Russia is acutely aware of how robust shale gas production in the United States and future U.S. LNG supplies, along with other LNG supplies coming online in the next decade, will compete directly with Russia for market share in Asia. Given stagnant energy demand in Europe, Russia aims to increase its gas supply to Asia from 6% of exports currently to 31% by 2035. Russia’s pipeline gas supplies to China will likely begin in four to six years when global gas markets may see substantial levels of new supply added from Australia, Canada and East Africa, in addition to the United States. From the Russian perspective, the deal was always important to secure timely access to growing Asia gas markets but was perhaps pushed over the finish line by the additional need to send important geo-economic signals to the West in light of the crisis over Crimea.
Q: Does this deal mean that China is more interested in pipeline gas than LNG imports?
A: The Chinese government sees natural gas as a viable energy source to help address its over-reliance on coal, which supplies about 70% of the country’s electricity generation, but is a major cause of severe air pollution. China has become a growing natural gas consumer and importer as its domestic production is outpaced by demand in recent years.
China has been pursuing both pipeline gas and LNG imports. As of 2013, about one-third of the domestic consumption is met by imports, and the import volume is split nearly half-and-half between pipeline gas from Turkmenistan and Myanmar, and LNG from Asian and Middle Eastern producers, such as Australia, Qatar, Indonesia and Malaysia. The current Chinese government plan includes more than doubling the LNG receiving capacity in the next five years – 31 million metric tons per year (mmt/y) – or 1.51 Tcf/y today at nine terminals to more than 80 mmt/y or 3.9 Tcf/y at 15 terminals by 2018.
It is uncertain, however, whether there is enough room for both additional pipeline gas and LNG in China’s natural gas market down the road. One determinant is the future volume of pipeline gas imports from Central Asia and Russia. The Turkmen gas supply volume could triple to 65 Bcm/y or 2.3 Tcf/y, while the Russian gas supply volume may eventually amount to 68 Bcm/y or 2.4 Tcf/y. Another major uncertainty is the pace and success of shale gas development in China, with resources estimated at 1,115 Tcf, according to a U.S. Energy Information Administration (EIA)-commissioned study.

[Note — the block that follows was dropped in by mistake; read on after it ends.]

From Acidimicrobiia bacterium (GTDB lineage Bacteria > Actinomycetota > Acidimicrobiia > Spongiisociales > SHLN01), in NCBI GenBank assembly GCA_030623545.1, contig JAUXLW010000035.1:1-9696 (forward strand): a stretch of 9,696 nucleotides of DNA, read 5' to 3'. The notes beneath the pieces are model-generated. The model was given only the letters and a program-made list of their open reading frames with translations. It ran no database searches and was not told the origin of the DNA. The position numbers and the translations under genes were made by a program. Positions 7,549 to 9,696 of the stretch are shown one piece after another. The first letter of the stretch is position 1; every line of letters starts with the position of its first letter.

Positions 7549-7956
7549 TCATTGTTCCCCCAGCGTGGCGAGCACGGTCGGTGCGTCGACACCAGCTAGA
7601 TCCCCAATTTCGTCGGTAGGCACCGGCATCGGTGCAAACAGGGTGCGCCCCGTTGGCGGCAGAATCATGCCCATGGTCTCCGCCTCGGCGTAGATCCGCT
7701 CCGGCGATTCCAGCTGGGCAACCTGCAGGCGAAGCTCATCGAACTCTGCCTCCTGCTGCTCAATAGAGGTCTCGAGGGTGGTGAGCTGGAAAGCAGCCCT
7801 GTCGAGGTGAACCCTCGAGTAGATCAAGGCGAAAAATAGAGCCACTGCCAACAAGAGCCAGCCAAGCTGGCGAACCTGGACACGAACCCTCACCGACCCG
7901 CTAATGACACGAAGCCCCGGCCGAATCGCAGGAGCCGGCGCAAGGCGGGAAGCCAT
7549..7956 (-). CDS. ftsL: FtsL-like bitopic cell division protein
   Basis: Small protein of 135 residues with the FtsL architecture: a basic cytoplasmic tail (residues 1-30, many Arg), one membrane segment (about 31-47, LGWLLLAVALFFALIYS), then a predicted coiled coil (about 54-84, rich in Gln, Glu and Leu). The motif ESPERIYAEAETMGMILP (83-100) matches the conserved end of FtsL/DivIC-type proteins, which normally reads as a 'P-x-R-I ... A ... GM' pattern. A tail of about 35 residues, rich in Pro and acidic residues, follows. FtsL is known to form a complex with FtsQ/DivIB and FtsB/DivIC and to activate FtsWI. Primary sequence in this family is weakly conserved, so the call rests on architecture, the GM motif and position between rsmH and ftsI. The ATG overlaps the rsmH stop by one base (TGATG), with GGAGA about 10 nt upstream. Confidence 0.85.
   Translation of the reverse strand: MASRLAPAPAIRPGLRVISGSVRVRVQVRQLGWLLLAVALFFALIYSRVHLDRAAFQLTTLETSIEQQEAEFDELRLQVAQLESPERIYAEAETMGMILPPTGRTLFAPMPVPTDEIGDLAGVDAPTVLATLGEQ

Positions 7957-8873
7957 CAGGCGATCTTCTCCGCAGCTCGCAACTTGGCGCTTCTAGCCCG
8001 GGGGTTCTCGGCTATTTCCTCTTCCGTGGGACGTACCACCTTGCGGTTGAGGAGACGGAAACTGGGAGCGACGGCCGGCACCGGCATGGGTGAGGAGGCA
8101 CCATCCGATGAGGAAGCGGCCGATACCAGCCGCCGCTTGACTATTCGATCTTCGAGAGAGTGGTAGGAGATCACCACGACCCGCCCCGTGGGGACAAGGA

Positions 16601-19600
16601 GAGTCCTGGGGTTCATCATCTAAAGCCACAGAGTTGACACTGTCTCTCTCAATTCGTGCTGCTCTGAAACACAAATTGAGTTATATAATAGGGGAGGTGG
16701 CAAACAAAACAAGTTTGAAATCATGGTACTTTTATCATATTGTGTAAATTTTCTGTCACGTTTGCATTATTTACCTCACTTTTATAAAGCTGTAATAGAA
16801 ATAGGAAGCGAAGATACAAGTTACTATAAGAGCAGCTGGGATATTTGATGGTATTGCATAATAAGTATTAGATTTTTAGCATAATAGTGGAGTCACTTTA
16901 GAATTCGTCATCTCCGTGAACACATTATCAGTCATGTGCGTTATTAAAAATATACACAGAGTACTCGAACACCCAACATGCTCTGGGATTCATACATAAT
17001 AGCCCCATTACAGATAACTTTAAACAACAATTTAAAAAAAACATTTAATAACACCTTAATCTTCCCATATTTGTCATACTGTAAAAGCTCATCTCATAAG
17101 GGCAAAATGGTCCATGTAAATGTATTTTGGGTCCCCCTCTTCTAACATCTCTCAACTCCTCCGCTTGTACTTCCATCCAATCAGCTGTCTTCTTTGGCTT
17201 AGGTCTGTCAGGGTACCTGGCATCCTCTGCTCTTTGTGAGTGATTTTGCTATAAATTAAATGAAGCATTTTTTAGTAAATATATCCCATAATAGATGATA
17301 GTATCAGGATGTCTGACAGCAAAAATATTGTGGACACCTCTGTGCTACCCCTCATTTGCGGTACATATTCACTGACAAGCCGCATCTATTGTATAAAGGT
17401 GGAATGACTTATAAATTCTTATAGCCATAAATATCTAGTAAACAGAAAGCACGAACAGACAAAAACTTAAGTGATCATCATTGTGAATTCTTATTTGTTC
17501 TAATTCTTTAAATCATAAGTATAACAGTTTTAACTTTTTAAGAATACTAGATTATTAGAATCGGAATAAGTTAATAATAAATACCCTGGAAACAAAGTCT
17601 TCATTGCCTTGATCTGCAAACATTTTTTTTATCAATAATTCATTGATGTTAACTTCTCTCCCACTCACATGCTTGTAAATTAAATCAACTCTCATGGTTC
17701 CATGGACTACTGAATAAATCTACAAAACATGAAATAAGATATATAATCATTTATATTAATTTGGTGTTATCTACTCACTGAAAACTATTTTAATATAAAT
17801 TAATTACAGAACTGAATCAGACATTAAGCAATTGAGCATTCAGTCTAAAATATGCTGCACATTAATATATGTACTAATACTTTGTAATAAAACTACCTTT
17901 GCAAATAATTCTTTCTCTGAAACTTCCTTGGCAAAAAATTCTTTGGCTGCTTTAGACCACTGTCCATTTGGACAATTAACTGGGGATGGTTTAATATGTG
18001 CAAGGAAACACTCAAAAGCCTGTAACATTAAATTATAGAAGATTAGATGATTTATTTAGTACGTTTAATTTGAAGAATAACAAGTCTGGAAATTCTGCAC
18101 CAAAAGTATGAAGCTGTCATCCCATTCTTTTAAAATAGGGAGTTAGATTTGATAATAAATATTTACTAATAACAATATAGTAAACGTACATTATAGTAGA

Q: Does the supply volume commitment endanger future Russian gas supplies to its European customers?
A: There should be no direct, immediate competition as the gas supplies to Europe come from West Siberia while the supplies to China will come from East Siberia. Specifically, the freshly inked agreement will see Gazprom produce and supply from two new producing fields in East Siberia. Gazprom is expected to invest $55-70 billion to develop two large gas fields in East Siberia and to build necessary pipeline infrastructure to the Chinese border. The region has become critical for the future viability of the Russian energy sector as production declines in West Siberia, where super-giant fields were discovered first, and are much closer to Europe. A second pipeline route, mentioned recently only by Russia but not China, entering western China could supply additional 30 Bcm of gas yearly, including from West Siberia.
Moreover, the prolonged economic crisis in Europe and the resultant slowdown in the regional energy consumption have posed economic difficulty to Russia, along with anemic domestic economic growth. Energy export revenue accounts for over 70% of its total export revenue and half of Russia’s federal budget revenue. Europe has been the destination for about 80% of the Russian oil and gas exports. The sluggish energy demand in Europe was another key reason for the Russian leadership to seek new opportunities in Asian markets.